In case you haven’t seen the film yet, here is a quick glance without giving all the good parts away. This British historical drama is about the Duke of York soon to be King George the VI. To help the Duke overcome his stammer his wife seeks out Lionel Logue, an Australian speech therapist, known for his unique yet effective methodology. Logue believes there are emotional triggers that underlie the onset of most speech impediments. Initially the Duke will not discuss personal matters and only wants to work on the mechanical problem at hand. Logue agrees, and they work together on muscle relaxation and breathe control, but Logue continues to probe into the psychological roots of his stammer. The King eventually tells about the difficulties of his childhood at the time his stammer appeared: his strict father; repression of his left-handedness; painful knee splints; a nanny who mistreated him and “It took my parents three years to notice.”
I absolutely love the structural part of the human body and continue to find relevance in the study of anatomy, and other coursework to help me make sense of this amazing system. But I know that behind every pain and injury there is an emotional story as well. So when clients’ report pain or numbness somewhere, and they can remember the exact moment it came on, I find myself drawn as much to what was happening in their life that day, as the idea that the pain resulted from ‘I was just putting on my shoes.’ Besides the actual mechanical pain process, I like to look at what they may be holding on to….An inability to forgive someone, bitterness about how the pain has changed their life, anger about something someone said or did. The list can go on but I, like Logue, have come to believe that wellness comes from healing both the mechanical and the emotional. We may find that on some days trying softer may get us further ahead than trying harder.
One of the more delicate parts of my job is discussing radiological findings with my clients. These tests have become the gold standard to rule out serious medical conditions. They are also used to figure out why someone has pain. This can bring great comfort to people as they now have a clear cause, and yet great distress to others because their tests are normal and they still hurt.
So in truth, how much weight should a scan hold in the overall picture of your pain? Here is the case that really challenged my own outlook. On his first visit, this client came into my office with his written MRI report in hand. Luckily the medical terminology wasn’t written in layman’s terms, so he wasn’t able to judge the severity. He was comfortable with his doctors’ assurance that it was arthritis, and at 60 years of age he personally felt like that was to be expected. At that time, I had fifteen years experience under my belt and was pretty sure I had never read a scan so daunting. It could have taken the prize for ‘the worst stiff neck imaginable’, if awards for this were actually given out. I remember thinking can a neck like this ever move normally again.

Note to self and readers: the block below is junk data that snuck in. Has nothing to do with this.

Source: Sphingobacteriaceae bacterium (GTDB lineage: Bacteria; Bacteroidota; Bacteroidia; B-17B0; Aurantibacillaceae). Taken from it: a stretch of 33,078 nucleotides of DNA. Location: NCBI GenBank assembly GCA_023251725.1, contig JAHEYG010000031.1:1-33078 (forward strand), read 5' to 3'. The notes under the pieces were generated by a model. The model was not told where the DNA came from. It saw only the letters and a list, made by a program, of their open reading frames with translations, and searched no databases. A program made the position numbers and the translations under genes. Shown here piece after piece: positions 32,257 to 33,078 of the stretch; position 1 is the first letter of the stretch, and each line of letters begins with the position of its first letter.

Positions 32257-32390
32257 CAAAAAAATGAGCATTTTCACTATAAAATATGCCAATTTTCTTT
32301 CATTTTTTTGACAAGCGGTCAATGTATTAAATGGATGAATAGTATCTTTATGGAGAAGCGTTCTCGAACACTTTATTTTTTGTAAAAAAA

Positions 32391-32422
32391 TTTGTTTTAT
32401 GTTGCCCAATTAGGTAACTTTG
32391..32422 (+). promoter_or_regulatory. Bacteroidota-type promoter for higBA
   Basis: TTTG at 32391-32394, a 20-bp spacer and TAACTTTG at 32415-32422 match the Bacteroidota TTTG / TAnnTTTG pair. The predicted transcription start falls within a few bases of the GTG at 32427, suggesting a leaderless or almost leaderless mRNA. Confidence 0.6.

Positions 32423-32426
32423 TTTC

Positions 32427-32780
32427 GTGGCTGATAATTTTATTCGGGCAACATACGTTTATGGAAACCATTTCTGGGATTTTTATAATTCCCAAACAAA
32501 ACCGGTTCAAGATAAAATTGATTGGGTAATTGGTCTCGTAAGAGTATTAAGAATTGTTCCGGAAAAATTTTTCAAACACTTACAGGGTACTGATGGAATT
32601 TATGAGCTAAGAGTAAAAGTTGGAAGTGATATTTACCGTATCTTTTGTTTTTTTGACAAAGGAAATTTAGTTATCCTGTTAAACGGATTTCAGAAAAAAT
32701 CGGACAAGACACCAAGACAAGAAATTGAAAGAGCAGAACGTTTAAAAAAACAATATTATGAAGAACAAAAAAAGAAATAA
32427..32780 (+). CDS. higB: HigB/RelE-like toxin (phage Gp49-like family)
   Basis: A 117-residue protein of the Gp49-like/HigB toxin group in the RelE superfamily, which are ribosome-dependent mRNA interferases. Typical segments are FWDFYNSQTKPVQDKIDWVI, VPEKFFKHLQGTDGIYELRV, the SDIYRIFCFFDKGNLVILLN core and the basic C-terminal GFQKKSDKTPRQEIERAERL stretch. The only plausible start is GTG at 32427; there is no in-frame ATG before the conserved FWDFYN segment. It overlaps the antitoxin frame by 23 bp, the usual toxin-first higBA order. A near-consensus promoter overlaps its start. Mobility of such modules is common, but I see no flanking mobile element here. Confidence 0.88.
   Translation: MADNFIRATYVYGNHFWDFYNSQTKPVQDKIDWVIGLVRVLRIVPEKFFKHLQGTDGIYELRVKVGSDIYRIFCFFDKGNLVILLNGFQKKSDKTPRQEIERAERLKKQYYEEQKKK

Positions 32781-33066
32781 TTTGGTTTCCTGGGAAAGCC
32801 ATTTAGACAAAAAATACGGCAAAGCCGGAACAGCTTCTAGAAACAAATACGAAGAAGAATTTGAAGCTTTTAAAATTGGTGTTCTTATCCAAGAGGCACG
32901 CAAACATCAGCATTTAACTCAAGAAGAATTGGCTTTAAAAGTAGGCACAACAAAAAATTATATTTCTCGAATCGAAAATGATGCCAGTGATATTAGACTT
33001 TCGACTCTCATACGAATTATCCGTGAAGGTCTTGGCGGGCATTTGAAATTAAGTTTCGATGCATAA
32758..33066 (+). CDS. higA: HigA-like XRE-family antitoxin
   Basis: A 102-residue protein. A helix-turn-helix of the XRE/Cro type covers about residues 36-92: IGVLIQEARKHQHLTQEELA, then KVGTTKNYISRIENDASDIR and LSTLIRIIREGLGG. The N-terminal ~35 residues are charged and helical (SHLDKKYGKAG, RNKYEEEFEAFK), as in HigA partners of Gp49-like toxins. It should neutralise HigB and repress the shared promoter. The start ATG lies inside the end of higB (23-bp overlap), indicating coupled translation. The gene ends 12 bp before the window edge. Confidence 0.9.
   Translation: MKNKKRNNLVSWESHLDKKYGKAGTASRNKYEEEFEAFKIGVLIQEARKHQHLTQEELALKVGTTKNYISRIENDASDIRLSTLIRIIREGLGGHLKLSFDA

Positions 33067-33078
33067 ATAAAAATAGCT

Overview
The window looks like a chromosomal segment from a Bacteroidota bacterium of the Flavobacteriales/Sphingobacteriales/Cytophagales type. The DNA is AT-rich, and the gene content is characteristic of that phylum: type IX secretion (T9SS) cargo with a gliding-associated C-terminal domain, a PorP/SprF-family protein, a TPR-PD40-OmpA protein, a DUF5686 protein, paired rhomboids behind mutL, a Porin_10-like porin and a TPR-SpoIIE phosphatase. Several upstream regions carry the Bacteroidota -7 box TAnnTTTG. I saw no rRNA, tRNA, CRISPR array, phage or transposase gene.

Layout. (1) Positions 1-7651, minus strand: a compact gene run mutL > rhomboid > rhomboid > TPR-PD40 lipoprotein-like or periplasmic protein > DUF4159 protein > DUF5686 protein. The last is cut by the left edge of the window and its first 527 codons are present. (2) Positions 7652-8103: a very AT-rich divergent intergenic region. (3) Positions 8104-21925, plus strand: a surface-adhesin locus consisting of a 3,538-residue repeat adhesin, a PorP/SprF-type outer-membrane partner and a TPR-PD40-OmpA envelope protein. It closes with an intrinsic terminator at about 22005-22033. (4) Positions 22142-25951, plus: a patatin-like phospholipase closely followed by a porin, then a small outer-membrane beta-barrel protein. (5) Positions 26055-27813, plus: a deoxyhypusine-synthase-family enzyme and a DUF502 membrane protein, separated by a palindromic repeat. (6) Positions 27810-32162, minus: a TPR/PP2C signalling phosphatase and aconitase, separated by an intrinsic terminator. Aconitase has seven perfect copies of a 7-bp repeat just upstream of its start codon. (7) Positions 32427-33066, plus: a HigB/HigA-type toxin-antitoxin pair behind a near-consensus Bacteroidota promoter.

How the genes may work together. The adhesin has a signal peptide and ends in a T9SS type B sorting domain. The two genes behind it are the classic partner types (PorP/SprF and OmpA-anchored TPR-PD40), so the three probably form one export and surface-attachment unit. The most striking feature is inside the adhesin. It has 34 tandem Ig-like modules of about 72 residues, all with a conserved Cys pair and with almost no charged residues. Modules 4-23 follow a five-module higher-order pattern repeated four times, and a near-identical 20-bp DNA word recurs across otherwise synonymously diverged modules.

What began with so many doubts, turned into an incredible journey. It broke down barriers in my belief system that needed to be challenged. I had a big aha moment when I came to realize that an image is one thing and the body’s own ability to heal is quite another. Had I relied solely on what the scan said, with major arthritic changes at each and every level of his neck, I would have feared moving forward. The beauty was that his body was ready for relief from a year of headaches and an inability to look over either shoulder. It became clear very quickly, that his neck just needed a little guidance.
If I was a betting woman, I would have lost, as I didn’t hold faith in his full recovery. Thankfully he proved me wrong and this one man’s success has completely changed my outlook. I no longer judge a client by their imaging; instead it is just one small piece of the amazing puzzle called the human body. With this said, I recommend that you don’t judge yourself by your scans, and see if a brighter outlook doesn’t appear.